10/5/16

The Online Age of Misinformation

In an age where reading is becoming rare, the propagation of misinformation is becoming rampant. I notice this in my everyday life, particularly on topics relating to my field; health and science. People assert this or believe that. And it’s no thanks to the internet. While the internet has opened a wealth of great information to people around the world, it has also given a stage to untrained “experts” who are able to capture the attention of the public. There is a website on virtually any topic you can think of. Have a viewpoint? There’s a website dedicated entirely to that viewpoint. With the click of a button you can read on, uninterruptedly reinforcing your beliefs. But should this really be the way we carry on educating ourselves after high school or college? I think not. This clearly runs the risk of breeding ignorance and propagating bigotry. Yet this seems to be the way much self-education carries on today.


So whatever happened to validity and accuracy of information? With so much garbage floating around on the internet, and everyone serving as an “expert,” it’s become more important than ever to wear your garbage filter and think critically about what you read and hear. From so-called nutritionist to self-proclaimed journalists, there are online voices of all kinds building followers and spreading opinion and belief in place of fact. And all too often, the trusting public reads and hears these messages only to paraphrase them as facts the next day. There are no issues where identify misinformation is more difficult than those relating to science (including health!). This is an artifact of the inherent complexity of science compared to other issues. Deciphering fact from fiction when it comes to health and science usually requires years of scientific training. So where does that leave most people? All too often believing what they happen to encounter…aka, what they read online!

Assuming you’re not about to enroll in a science program, how do you distinguish the good from garbage on your favorites topics? First, try expanding beyond the internet since websites aren’t branded with accuracy ratings. Assuming you’re hell-bent on keeping your laptop open, good sources do exist. In general, government sources (websites ending in “.gov”) are quite reliable for scientific information and are usually easy to understand. If you’re worried about political bias, this is always possible. But it’s minimal compared to the biases of many business and citizen websites, which can also get quite wild and scientifically inaccurate in their assertions. Generally speaking, the science on U.S. government websites is sound and transparent. A brief list and description of reliable government and other websites relevant to my blog topics is below.
*Be cautious of the USDA Food Pyramid as it is known to be scientifically behind in terms of its dietary advice!

Other good sources of information include the websites of major universities such as Harvard, Stanford, UCLA, Berkeley, and others. An example is Harvard’s website The Nutrition Source, which is an excellent source of current evidence-based dietary advice. Major universities pride themselves in cutting edge research and present things in an objective, evidence-based manner, highlighting research from numerous outstanding scientists of varying perspectives. Finally, to get credible scientific information, try the Google Scholar search engine rather than plain old Google! Google Scholar restricts your search to scientific studies. While these are usually complex, you can at least read the "abstract" sections which summarize each study. In contrast, a regular Google search will yield articles written by any old Joe, expert or not.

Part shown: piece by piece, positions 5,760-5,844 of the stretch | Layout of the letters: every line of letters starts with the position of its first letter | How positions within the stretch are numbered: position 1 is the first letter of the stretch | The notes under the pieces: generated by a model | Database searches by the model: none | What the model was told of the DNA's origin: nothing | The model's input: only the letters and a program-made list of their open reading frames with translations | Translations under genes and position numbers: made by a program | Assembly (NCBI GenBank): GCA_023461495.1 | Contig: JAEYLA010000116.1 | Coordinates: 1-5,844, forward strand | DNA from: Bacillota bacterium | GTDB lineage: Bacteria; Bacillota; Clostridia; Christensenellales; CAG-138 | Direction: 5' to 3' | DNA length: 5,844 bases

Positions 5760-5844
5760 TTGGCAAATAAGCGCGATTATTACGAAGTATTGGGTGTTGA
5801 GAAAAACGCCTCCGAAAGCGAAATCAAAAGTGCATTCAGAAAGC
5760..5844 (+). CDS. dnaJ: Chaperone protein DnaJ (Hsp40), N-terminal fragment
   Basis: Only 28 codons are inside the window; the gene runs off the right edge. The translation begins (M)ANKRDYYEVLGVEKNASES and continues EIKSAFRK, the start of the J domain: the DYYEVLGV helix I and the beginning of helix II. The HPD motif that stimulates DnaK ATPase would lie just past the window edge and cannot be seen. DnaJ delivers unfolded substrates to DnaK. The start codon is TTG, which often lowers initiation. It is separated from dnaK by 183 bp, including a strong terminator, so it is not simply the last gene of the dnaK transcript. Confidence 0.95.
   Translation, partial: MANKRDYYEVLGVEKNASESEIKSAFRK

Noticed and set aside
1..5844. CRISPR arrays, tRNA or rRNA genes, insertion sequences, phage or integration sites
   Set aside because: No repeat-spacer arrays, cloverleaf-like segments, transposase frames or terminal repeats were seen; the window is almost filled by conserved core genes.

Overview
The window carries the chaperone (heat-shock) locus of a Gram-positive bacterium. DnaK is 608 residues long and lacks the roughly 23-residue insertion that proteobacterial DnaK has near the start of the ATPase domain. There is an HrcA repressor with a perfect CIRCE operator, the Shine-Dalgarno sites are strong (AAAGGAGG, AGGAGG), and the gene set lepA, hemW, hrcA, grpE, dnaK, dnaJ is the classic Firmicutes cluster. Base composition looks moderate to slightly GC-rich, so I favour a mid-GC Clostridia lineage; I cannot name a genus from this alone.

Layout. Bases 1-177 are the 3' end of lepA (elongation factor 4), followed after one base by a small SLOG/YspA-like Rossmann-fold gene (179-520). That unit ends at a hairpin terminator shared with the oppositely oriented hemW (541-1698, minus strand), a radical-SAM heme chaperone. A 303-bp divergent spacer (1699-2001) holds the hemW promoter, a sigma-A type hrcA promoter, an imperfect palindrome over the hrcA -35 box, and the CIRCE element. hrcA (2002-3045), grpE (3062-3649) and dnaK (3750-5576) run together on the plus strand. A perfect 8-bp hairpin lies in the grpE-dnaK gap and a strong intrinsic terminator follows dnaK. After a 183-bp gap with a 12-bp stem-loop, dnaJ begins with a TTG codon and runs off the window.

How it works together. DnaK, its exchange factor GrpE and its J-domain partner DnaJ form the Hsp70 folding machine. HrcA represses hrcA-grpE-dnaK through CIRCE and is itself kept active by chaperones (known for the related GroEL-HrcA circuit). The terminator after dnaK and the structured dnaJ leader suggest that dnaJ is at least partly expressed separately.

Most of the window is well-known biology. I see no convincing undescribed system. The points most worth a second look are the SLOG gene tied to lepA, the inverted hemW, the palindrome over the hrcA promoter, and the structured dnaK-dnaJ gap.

An example of when internet-based “facts” run amok is the so called issue of “chemtrails,” an issue borne by pseudo-scientists and conspiracy theorists concerned more with online story telling than critical research. It is also an issue that I hope to have successfully debunked in a series of previous blogs (Blog 1, Blog 2, Blog 3).

In summary, be cautious with what you read and hear online. Don’t let a single short read become your new perspective or source of facts. Read from multiple sources and multiple authors. If you don’t have time to read heavily or become an expert, apply critical thinking and seek trustworthy sources when you do read rather than mere Google results. If you find something interesting on Google, quality check it by searching the topic elsewhere on select trustworthy sites. You can otherwise descend the slippery slope of reading self-selected misinformation, reinforcing inaccurate beliefs rather than sound information. Think critically and search skillfully. Don’t let your self-education become un-education!

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                                                                    Shahir Masri
                                                                    Doctor of Science
                                                                    Environmental Health Science

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